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Dig Site Near Stonehenge Reveals Wealth of Information on Neolithic Life

Nov 29, 2013 11:24 AM EST
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Archaeologists working just miles from the Stonehenge monument have found a wealth of evidence of life dating back to the Neolithic era.

The material may hold vital information about plant species that thrived in the area about 6,000 years ago, according to the archaeologists.

Researchers, led by a team from London's Kingston University, were digging on farmland when they came across a change in soil composition in an 40-meter-long opening at the dig site. The composition change was marked by a layer of orange sand and clay considered to be uncharacteristic among the surrounding geologic evidence.

"The site at Damerham is on chalk land, so we don't often find materials like this that capture and preserve the plant remains -- pollen or phytoliths -- from a specific time period," said archaeologist Helen Wickstead, who noted that the find was initially confusing to the team. "The sink hole contained orange sand with a yellow and grey clay and we are very hopeful that, within this material, there will be evidence of plant life that will help us continue to piece together the puzzle of human habitation on this significant site."

Wickstead said it was evident that prehistoric people living in the area had also come across the sink hole when it opened up.

"We didn't expect to find this and suspect it would have surprised the original architects of the site too," she said. "Moments of unexpected discovery could have had cultural significance for prehistoric people. The henge itself was a focus for rituals, life and death, so questions about the impact such a discovery would have had on their activity will be interesting to consider."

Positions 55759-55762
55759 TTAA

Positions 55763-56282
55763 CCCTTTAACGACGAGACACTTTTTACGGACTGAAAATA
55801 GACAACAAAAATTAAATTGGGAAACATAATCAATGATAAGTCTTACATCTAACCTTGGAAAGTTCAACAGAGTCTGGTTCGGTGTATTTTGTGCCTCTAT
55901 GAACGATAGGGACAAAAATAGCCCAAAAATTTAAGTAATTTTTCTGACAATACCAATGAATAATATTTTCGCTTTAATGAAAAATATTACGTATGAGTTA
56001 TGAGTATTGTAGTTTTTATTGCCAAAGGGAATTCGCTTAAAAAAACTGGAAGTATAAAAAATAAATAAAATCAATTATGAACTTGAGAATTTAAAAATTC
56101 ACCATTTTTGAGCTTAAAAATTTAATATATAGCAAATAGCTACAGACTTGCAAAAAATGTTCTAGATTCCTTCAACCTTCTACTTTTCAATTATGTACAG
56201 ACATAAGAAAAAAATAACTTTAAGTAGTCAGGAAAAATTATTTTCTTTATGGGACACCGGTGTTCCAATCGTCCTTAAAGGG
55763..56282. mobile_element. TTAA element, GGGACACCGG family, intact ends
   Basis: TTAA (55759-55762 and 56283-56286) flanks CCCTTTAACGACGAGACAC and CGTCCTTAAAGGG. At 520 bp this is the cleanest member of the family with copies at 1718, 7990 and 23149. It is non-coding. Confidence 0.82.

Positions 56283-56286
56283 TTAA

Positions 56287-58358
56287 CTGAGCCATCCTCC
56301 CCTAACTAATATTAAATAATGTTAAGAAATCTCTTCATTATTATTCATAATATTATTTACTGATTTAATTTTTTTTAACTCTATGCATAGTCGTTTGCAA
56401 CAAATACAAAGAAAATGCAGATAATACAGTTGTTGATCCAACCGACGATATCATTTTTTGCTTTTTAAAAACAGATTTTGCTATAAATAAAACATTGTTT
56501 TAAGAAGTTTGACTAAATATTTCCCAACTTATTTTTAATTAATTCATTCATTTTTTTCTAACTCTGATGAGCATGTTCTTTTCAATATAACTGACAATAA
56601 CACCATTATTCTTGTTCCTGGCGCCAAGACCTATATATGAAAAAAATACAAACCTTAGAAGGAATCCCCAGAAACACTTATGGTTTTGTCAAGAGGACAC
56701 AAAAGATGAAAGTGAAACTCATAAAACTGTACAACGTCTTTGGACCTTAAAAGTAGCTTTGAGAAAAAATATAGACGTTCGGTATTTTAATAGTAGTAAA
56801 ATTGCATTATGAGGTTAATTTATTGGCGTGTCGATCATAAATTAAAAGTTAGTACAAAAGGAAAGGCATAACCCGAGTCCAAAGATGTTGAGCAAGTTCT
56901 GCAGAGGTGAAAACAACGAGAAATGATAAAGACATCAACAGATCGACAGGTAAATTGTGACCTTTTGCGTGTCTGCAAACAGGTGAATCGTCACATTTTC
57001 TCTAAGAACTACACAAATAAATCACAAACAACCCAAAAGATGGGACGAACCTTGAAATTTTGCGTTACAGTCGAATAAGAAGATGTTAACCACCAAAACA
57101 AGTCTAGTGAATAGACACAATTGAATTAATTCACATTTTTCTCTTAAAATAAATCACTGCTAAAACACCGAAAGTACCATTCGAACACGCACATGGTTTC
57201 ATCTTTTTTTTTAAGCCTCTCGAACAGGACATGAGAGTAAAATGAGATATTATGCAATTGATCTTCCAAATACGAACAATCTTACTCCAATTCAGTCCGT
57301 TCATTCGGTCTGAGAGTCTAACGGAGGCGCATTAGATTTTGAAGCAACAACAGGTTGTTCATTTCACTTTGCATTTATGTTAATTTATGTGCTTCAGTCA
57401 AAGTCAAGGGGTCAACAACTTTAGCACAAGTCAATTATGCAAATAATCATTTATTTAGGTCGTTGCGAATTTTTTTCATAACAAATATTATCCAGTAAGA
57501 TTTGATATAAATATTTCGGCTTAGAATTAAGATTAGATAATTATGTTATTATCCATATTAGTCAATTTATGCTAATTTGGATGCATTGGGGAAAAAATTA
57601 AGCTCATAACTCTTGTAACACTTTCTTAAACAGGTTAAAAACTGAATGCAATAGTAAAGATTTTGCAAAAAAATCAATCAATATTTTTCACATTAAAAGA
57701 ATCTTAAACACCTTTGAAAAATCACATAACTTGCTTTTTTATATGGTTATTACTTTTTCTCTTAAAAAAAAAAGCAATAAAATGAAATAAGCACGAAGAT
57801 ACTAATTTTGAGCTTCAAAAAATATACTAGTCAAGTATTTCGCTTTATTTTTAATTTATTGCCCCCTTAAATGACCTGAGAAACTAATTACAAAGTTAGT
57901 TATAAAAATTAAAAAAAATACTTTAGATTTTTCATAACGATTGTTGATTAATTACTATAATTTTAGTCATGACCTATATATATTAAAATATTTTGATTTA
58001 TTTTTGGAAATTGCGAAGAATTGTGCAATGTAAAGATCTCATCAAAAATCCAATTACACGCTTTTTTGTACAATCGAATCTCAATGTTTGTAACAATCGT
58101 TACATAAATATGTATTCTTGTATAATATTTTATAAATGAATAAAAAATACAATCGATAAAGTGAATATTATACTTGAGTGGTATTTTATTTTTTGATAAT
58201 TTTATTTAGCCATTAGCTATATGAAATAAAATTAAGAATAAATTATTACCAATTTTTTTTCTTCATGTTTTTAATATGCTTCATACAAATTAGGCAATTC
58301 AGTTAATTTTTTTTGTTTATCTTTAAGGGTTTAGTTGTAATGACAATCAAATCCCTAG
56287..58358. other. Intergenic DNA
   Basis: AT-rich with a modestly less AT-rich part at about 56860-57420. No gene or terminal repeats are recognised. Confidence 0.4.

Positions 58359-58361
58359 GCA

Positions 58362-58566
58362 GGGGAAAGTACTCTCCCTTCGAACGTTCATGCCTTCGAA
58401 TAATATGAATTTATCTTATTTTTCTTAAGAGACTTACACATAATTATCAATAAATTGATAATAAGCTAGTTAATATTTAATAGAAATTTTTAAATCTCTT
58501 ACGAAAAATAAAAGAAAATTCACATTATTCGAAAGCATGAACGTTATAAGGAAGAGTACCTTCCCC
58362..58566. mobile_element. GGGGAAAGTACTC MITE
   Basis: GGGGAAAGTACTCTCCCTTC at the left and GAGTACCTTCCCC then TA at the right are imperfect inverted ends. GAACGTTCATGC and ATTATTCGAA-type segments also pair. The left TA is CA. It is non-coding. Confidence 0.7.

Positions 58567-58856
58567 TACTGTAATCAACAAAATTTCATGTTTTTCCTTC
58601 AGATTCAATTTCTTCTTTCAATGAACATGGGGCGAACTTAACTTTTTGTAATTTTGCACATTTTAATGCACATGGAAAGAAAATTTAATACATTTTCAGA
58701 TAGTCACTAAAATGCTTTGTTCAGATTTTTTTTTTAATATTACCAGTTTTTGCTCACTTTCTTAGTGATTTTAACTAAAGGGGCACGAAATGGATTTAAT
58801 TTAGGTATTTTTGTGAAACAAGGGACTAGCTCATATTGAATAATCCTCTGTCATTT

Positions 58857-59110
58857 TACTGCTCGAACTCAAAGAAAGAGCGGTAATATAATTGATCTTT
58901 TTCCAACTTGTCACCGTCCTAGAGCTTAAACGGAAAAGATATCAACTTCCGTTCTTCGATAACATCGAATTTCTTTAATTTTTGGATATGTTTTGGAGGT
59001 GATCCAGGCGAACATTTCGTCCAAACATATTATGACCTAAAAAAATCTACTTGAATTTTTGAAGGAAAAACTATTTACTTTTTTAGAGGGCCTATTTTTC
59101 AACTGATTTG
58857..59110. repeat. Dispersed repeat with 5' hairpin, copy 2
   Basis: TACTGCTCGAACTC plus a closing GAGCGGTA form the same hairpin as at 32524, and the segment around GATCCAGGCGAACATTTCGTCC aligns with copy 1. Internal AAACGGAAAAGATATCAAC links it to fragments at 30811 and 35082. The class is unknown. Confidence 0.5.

Also among the dig site at Damerham, about 15 miles away from Stonehenge, was an ancient temple complex. Wickstead said the site is unusual because a number of the temple structures are located in one area.

"The diversity of burial architecture here is intriguing," she said. "What is special about this place that meant generation after generation returned to the site to live, hunt, build and commemorate life?"

Researchers learned the site at Damerham was of archaeological significance in 2003 when researchers spotted crop marks from an aerial photo.

"During the six years since we first opened the site, we've not only involved the local community but also brought together expertise from a range of specialists from geochemical analysts to artists, to make sure we make the most of the opportunity while we can," Wickstead explained. "Doing the dig is only a tiny portion of the work required to document these important sites, but it is the more urgent part because erosion by farming and other environmental factors will gradually diminish what's there."

Wickstead said she expects the site could reveal many more secrets about human life in the Neolithic period.

"The clues to earlier human life are all around us in the landscape and I would love to return and undertake a larger-scale dig at Damerham," Wickstead said. "For now, the team will be examining and compiling the data already gathered and, as well as analyzing the soil samples, plotting the artifacts and mapping the earthworks, we may also be able to undertake some gene sequencing on the bone fragments we found. All of this will help tell us more about how the people of this period lived and died in Damerham more than 6,000 years ago."

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